Advisers and clients should therefore continue to pay attention to China. Its place in the pecking order of global risk factors may have largely been taken by European elections, Brexit and President Trump’s trade policies but a fresh attack of the jitters in the Middle Kingdom is one potential catalyst for the spike in volatility which many commentators believe may be just around the corner after a stunning swoon in America’s VIX.

The so-called ‘fear index,’ which measures market expectations of volatility in the coming 30 days, stands below 10, well below its historic average near 20.

The VIX, or ‘fear’ index, stands very close to all-time lows

Source: Thomson Reuters Datastream.

Mangled metals

The latest stumble in Chinese stocks is coinciding with fresh weakness in a broad spread of commodity prices ranging from oil to gold to iron ore.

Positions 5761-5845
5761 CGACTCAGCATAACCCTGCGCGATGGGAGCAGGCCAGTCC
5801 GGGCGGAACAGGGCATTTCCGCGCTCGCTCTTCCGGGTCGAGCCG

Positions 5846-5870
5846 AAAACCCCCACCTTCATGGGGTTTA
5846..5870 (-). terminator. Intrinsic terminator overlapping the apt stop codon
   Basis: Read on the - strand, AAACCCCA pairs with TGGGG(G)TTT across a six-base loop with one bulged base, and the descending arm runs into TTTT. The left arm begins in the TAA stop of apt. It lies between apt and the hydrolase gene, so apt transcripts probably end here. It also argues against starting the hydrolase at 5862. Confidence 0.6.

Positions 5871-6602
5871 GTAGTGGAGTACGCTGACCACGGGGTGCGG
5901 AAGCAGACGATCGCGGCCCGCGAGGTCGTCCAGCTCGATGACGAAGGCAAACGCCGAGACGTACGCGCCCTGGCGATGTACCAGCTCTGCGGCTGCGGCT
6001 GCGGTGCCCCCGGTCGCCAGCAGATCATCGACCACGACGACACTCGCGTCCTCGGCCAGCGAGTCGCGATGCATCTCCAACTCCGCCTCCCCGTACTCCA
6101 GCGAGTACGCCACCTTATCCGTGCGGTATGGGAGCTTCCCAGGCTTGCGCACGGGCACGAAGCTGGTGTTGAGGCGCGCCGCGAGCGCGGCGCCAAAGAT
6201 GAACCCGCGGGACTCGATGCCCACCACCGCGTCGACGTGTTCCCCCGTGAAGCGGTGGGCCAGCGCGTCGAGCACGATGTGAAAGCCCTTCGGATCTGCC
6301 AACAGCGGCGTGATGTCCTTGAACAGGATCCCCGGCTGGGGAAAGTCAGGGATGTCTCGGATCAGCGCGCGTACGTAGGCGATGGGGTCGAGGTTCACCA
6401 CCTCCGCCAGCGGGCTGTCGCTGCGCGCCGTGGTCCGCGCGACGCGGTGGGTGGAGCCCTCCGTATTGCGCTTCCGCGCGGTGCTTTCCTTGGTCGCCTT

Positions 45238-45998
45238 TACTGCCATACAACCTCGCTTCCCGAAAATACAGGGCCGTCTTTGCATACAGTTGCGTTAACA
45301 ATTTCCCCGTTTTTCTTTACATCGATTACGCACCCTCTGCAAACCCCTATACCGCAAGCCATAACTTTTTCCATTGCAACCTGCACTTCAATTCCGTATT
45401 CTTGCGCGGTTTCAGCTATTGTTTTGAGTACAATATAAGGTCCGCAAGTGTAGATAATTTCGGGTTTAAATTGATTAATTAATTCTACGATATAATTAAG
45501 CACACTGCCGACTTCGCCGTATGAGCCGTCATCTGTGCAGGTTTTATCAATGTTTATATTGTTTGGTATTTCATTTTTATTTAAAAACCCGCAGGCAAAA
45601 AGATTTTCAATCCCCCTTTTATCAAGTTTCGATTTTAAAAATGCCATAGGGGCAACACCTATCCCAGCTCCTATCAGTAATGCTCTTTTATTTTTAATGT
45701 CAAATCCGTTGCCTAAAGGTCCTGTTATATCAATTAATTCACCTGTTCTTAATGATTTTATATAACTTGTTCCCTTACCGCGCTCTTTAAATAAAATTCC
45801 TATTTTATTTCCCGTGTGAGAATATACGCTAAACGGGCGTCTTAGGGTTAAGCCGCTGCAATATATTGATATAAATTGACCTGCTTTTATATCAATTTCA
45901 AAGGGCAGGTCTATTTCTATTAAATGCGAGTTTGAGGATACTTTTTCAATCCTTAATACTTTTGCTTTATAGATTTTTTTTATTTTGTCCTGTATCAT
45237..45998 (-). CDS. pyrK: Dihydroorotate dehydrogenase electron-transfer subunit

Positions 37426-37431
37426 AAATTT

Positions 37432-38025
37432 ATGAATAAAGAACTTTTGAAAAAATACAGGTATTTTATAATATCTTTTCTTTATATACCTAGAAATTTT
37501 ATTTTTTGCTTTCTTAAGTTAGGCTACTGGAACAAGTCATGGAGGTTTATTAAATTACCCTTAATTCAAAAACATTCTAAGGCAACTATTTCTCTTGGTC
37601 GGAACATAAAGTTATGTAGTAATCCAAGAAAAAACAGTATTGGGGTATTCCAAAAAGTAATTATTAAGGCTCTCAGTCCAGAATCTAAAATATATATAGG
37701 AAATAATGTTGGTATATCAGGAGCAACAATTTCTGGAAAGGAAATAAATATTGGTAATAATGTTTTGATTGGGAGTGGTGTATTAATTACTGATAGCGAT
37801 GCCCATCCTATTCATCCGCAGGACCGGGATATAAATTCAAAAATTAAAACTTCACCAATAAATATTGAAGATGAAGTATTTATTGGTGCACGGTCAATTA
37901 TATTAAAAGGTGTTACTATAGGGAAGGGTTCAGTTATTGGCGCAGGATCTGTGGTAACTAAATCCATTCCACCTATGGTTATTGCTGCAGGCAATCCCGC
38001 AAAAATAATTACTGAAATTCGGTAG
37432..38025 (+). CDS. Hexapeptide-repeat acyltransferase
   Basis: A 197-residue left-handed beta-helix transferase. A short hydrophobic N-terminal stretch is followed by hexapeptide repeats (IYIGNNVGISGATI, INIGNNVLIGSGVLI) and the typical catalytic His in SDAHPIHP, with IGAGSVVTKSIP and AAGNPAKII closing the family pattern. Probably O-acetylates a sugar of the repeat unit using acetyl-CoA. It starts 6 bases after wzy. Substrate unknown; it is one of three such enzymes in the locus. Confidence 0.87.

This may be no more than just that – a coincidence – but weakening raw materials prices and fresh questions over the health of China’s markets and economy sit uneasily alongside the enthusiasm which continues to carry developed stock markets higher.

Chinese equities are tumbling just as commodity prices are swooning

Source: Thomson Reuters Datastream.

It is possible that the two are linked. Chinese inter-bank lending rates have spiked sharply this year, as the authorities have sought to cool an economy which got a huge boost in 2016 from a loosening of both fiscal and monetary policy.

Chinese interbank rates are rising

Source: Thomson Reuters Datastream.

Balancing act

The Communist Party therefore faces a tricky balancing act. It will be keen to ensure that the country meets its 6% to 7% GDP growth target in this year of all years, as autumn sees the 19th Party Congress. These twice-in-a-decade meetings are vital staging posts for ambitious party members.